But one chart shows that black women with adequate prenatal care died at a rate comparable to that of white women with inadequate prenatal care--which hints at a medical mystery a small field of researchers are trying to explain. While some analysts emphasize a lack of health care and poverty to explain high maternal mortality rates among black women, newer studies have indicated that regardless of a black woman's income and education levels, black women are more likely to die having a baby than white and Latina women.
Now, a network of progressive experts is trying to pinpoint how stress and racism places black mothers and their children at greater harm in the ward. Still, Montalto says most black mothers in the study did not have continuous prenatal care and this is an urgent part of the picture.
Ultimately, the findings she helped co-author were considered tentative, so the second review, slated for 2009, raised hopes of better insights that investigators could use to guide health care facilities and doctors.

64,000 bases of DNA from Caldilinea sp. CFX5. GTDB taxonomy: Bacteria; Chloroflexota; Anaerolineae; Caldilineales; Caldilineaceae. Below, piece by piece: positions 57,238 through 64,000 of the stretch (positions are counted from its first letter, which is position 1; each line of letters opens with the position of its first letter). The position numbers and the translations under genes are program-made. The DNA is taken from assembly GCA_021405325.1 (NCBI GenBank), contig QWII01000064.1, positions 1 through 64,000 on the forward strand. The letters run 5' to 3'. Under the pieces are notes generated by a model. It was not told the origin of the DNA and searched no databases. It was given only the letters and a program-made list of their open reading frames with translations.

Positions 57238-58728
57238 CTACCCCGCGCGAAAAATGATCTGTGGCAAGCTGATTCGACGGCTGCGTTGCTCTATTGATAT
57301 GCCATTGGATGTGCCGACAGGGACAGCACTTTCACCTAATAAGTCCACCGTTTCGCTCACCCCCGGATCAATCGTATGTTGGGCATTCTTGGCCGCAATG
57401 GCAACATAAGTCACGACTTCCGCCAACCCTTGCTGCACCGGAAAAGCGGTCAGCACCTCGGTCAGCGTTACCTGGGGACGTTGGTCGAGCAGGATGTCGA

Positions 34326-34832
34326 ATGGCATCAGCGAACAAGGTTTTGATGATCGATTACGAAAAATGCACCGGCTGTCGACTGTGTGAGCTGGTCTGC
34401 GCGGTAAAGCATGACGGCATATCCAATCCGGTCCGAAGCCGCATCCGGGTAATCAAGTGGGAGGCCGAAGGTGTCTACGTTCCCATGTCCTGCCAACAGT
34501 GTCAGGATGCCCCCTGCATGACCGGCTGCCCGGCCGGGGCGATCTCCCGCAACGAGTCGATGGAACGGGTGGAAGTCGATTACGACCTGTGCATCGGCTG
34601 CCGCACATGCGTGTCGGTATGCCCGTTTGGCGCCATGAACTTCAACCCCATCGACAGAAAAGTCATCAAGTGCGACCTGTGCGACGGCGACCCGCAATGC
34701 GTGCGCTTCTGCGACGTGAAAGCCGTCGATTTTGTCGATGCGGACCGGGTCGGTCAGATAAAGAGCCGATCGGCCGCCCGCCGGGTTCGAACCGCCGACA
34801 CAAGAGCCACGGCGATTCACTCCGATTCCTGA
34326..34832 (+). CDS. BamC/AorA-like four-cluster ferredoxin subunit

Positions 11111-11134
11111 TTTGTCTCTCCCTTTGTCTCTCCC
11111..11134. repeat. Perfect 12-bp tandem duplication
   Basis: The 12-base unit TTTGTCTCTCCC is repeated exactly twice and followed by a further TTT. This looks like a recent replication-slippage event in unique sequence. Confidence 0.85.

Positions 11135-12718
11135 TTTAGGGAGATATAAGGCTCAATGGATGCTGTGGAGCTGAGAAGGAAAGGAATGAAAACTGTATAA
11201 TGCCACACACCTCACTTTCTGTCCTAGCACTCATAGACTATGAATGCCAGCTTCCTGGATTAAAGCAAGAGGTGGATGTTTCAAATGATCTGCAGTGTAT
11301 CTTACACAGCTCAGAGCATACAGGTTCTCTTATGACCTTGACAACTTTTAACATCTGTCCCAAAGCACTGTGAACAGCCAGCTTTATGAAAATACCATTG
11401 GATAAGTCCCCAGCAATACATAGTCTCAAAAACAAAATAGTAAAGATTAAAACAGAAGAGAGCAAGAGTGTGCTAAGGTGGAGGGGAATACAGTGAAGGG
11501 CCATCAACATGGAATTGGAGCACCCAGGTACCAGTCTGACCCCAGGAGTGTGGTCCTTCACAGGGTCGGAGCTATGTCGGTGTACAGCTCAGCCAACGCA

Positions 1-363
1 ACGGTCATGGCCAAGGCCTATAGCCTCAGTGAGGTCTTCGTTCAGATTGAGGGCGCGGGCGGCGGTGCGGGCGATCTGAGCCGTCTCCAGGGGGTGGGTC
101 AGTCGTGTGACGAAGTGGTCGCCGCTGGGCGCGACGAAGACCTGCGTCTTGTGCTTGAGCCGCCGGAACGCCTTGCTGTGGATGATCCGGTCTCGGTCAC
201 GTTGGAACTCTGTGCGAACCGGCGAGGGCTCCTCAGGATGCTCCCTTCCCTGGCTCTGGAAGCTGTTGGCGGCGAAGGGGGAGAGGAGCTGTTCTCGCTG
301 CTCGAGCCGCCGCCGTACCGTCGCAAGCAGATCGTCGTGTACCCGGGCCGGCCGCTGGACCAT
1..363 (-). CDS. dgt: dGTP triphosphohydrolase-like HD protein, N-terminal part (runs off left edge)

Since the initial report, the proportion of hospitals where maternal deaths occurred at all and that reported to the Safe Motherhood Initiative went from half to a third, says Montalto.
Nationwide, an estimated 1,000 U.S. women die of pregnancy-related complications every year, according to a 2006 maternal mortality review summary by government agencies including the Centers for Disease Control and Prevention and the American College of Obstetricians and Gynecologists.
In the fall, the consortium will release its maternal and fetal statistics online as a part of a transparency initiative, says McDonnell, the Health and Hospital Corporation spokesperson, but the information will not probe causes of death or the identities of the mothers. Officials at the Health and Hospitals Corporation have set a goal of zero maternal deaths, using intervention and management procedures to respond to crisis.
"We also conduct mock codes and drills to ensure consistency with response to obstetric and medical emergencies," says McDonnell.
Montalto says hospital legal teams fear being marked for having a higher risk population and more maternal mortalities so they avoid the review, which they fear may not adequately guard confidentiality.
While New York City's big hospitals must have every maternal death reviewed by state authorities, Montalto says the reviews tend to be inappropriately sympathetic to errors, similar to "having your mom come in and review your homework."
Members of this separate, state review group--the Perinatal Center Team--could not be reached for comment.
Malena Amusa is a journalist living in New York City.